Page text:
The notion that the Bible has authority has been very significant in statements of faith and constitutions of many churches and Christian movements. Yet understandings of what textual authority might mean are inevitably different when the text is expressed in different media. Concepts of textual authority that have dominated understanding of such church documents have been drawn almost exclusively from print-dominated cultures. Yet, in addition to a historical progression from oral to written, from scroll to codex (at least in Christian circles), and from manuscript to print, the biblical text has always been variously mediated. Oral and written mediations of the text existed alongside each other since the precanonical phase. The biblical manuscript tradition remediated (Bolter's term) the text in many ways, adding spaces between the words, adding commentary around the text, illumination and other "decorations".
Contemporary remediation of the Bible is even more varied and extensive. In print medium a plethora of consumer Bibles each mediates the text in distinct ways, as each also imitates earlier mediations of the authoritative text. From early renderings of the Bible in audio tape and video film, more recently digital delivery and production of such non-written media has enabled an explosion of non-written biblical "texts".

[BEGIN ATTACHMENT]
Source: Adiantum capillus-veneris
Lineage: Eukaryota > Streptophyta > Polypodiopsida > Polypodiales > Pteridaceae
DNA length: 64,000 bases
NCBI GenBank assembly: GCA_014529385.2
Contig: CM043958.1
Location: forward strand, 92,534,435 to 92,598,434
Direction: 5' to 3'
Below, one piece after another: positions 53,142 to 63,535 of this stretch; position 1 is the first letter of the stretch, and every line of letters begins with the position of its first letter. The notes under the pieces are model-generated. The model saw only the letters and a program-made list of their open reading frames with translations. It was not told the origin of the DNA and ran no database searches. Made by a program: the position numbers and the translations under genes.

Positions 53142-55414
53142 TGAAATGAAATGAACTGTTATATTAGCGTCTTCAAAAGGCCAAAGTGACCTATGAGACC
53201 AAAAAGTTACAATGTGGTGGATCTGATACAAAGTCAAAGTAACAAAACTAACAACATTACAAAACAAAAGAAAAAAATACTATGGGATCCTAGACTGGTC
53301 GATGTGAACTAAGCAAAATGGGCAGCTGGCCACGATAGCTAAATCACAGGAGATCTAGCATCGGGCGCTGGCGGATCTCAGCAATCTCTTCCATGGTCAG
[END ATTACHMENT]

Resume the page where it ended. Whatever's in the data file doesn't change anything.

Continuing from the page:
This paper examines the "technologies of authority" (the term used in different fields by Akkermans and Schwartz, Katznelson and Zolberg, Salmón Muñiz, and Tatlock) that different mediations of the biblical text utilise. It will also explore how the concept of "aura" (Benjamin) throws light of discussion of biblical authority in an electronically dominated media culture. It then attempts to generate a framework for understanding how notions of the (biblical) text as authority interact with changes of medium.
Bolter, Jay David, and Richard Grusin. Remediation: Understanding New Media. The MIT Press, 2000.
Katznelson, Ira, and Aristide R. Zolberg. Working-Class Formation: Nineteenth-Century Patterns in Western Europe And. Princeton UniversityPress, 1986.
Salmón Muñiz, Fernando. “Technologies of Authority in the Medical Classroom in the Thirteenth and Fourteenth Centuries.” Http://purl.org/dc/dcmitype/text. http://dialnet.unirioja.es/servlet/articulo?codigo=1312778.
Tatlock, Lynne . “Authority, Prestige, and Value: Professionalization in the Musicians' Novels of Wolfgang Caspar Printz and Johann Kuhnau .” In The Construction of Textual Authority in German Literature of the Medieval and Early Modern Periods . Edited by James F. Poag and Claire Baldwin. Chapel Hill: University of North Carolina, 2001.
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